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Historic New England’s Everyone’s History series is giving Vermont’s agricultural traditions the starring role in a documentary slated to premiere in January. The film reveals how the national farmers’ fraternal order known as the Grange has contributed to the food culture of local communities for more than a century.
The documentary will include oral histories, archival images, and footage of present-day Grange events, such as Sugar on Snow (making maple syrup treats) celebrations, winter card parties, and community suppers. “Granges continue to provide a sense of belonging for rural residents,” said Charlotte Barrett, community preservation manager for Historic New England. “Many still practice century-old traditions while exploring innovative ways to respond to contemporary community needs.”
With the National Grange celebrating its 150th anniversary this year, it’s an ideal time to highlight its role as an organization that has offered political, economic, and social support to rural communities since 1867. The Vermont documentary will be screened around the state and shown on local cable access stations.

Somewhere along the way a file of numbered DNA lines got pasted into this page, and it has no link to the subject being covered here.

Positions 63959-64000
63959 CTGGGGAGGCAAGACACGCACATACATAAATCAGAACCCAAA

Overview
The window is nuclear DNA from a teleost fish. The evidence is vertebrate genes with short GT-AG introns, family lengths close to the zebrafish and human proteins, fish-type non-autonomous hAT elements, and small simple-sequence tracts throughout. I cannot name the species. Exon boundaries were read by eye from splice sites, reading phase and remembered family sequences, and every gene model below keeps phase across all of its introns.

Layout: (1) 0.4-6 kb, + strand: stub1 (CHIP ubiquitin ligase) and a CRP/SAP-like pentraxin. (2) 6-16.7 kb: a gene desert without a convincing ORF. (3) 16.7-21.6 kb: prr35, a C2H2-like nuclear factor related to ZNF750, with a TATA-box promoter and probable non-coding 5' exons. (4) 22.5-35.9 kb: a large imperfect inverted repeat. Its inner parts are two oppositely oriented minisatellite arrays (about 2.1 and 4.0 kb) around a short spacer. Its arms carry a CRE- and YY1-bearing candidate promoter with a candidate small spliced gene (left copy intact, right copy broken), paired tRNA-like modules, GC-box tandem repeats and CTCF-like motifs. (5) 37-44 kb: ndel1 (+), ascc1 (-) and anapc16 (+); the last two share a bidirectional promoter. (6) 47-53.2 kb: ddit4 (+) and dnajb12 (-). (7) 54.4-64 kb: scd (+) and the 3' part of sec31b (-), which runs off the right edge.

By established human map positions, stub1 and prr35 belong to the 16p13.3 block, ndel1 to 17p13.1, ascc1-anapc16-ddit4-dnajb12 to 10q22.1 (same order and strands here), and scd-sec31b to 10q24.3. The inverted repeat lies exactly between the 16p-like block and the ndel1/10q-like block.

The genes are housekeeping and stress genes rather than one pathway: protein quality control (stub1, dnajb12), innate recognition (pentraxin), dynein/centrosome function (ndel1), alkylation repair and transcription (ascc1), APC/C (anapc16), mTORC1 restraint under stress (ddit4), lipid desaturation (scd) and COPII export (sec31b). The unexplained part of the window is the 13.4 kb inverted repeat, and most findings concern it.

Historic New England is collaborating with the Middle Branch Grange in East Bethel and Riverside Grange in West Topsham to create the thirty-minute film, which celebrates the history and continued relevance of granges in Vermont’s agricultural heritage. To date, the project has received $8,100 in grants from Alma Gibbs Donchian Foundation, the Farm Credit Northeast AgEnhancement program, the National Grange American Arts and Culture Fund, Vermont Community Foundation, and the Williston branch of Yankee Farm Credit.
“We are delighted to receive these grants to support a film that we hope conveys the powerful bond of community in the Grange and generates creative exploration of ways the Grange can remain a vital institution in Vermont,” said Charlotte.
Through Everyone’s History projects like this, Historic New England partners with communities and organizations to collect and share stories of life in New England in the twentieth century and beyond. Past documentary films in the series focus on topics such as the history of Boston’s Haymarket and the preservation of Vermont’s one-room schoolhouses.